Success of Lumber King grew with Bridgewater
Throughout the town's history, certain events and people have stood out and can be regarded as essential to the development of the town. Edward Doran Davison, founder of the Davison lumber business, can easily be included to this list of important people.
E.D. Davison was regarded as a prominent businessman, a caring philanthropist, an interesting person to meet, devoted family man and avid politician.
Judge DesBrisay in his book, The History of the County of Lunenburg, described Mr. Davison as, "a fine-looking man, and even in his later years there seemed to be no lessening of his abundant energy. He was fond of outdoor life, and always superintended the management of his mills, having a thorough knowledge of, and great liking for machinery. He has in the past 25 years given more than any other 20 men in the county towards the erection of churches. We have learned from outside sources of his charitable excursions, spending two or three days at a time, visiting needy families of former friends, employees and old family retainers, cheering them with his hearty laugh, and hope-inspiring presence, and leaving them such substantial assistance as would fully meet their necessities."
E.D. Davison was the son of Samuel and Eleanor Davison. Eleanor, before her marriage, was left with her mother's endowment, the family farming and fishing business, upon the death of her parents. After her marriage, Samuel managed the family business. E.D. Davison was born in Mill Village, Queens County on June 10, 1819.
After the death of his parents, while he was just a small child, E.D. Davison was left in the care of his mother's sister, Catherine Doran, a maiden lady known for her rare tact and energy. Catherine carried on the family business and looked after the large property interests, until Mr. Davison himself took full charge at the early age of eighteen.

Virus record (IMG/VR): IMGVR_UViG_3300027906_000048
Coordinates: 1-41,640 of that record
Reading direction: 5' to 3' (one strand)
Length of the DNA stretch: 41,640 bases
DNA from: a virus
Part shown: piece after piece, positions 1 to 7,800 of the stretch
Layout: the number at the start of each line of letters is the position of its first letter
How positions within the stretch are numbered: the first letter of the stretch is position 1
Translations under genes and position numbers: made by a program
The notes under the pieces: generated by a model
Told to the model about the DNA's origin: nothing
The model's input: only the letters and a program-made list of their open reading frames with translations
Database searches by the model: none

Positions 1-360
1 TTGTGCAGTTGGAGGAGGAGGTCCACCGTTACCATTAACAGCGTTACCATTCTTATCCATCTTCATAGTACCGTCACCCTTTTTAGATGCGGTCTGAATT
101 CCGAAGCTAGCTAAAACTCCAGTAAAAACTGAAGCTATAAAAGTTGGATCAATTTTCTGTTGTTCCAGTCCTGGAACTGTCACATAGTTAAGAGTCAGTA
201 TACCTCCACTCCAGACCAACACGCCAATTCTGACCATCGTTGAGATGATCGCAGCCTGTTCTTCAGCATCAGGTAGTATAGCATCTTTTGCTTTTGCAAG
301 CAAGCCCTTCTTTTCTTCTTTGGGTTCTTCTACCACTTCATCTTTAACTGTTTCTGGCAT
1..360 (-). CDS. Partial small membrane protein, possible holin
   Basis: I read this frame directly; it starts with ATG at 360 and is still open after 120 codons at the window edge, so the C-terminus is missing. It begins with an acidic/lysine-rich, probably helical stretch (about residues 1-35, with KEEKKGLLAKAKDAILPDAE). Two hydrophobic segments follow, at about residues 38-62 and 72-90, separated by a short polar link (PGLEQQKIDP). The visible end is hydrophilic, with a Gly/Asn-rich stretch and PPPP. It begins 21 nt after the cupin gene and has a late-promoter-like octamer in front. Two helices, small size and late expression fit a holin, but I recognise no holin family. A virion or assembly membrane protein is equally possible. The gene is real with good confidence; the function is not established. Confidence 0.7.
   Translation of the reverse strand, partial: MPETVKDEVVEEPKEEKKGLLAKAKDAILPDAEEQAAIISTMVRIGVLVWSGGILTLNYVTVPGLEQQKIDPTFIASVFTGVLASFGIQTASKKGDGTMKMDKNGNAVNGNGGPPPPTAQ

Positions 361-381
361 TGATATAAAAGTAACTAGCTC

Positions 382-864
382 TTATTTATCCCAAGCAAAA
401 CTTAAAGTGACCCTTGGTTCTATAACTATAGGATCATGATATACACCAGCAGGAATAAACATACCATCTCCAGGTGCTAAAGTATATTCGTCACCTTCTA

Mr. Davison was twice married. He married his first wife, Desiah Mack, when he was 20 and had 10 children by her. After Desiah's death, he married Martha, the daughter of the Hon. John Campbell of Liverpool.
Mr. Davison was elected by the Liberals to the Provincial Parliament as a member of Queens County in 1854. He was present in the house during the prominent days of Johnstone, Howe and Young. Though he was defeated for re-election by Sir Charles Tupper, Mr. Davison did not relinquish his involvement in politics. He continued, until his death, to be a strong supporter and influential Liberal in both Lunenburg and Queens counties.
For 28 years, Mr. Davison remained in Mill Village, managing his flourishing lumber, fishing and farming industry. In 1865, Mr. Davison moved to Bridgewater after destructive forest fires ravaged most of Queens County.
He first bought out the Glenwood mill property, then principally owned by Captain Whyman. This became the beginning of an empire known as E. D. Davison and Sons.
In 1868, Mr. Davison built his second mill, located on the LaHave River about one quarter mile below his first mill. After his second mill he continued to purchase property and old mill sites. Over the years he acquired, the Sumerside (Dayspring) property, the mills at Alpena, Cook's mills and Silver's Falls, widening his business into Mill Village and Port Medway.
Throughout the social circles of Lunenburg and Queens counties, Mr. Davison was well-liked and respected. Many remember him as always having anecdotes concerning old times and the men who helped him build his company.
The death of Mr. Davison in his Bridgewater residence shocked the community and the counties of Lunenburg and Queens. Although he had been sick for a few days with pneumonia, it was expected that he would easily recover. An hour before his death he stood straight up from bed as if to reassert his strength and energy. It was believed that this is what caused his heart to fail.
At the time of his death Mr. Davison had earned the proud distinction of having the largest lumber business in the province and one of the largest in Canada. He was thought of in life and in death as the "Lumber King" and his contribution to the growth of Bridgewater never forgotten.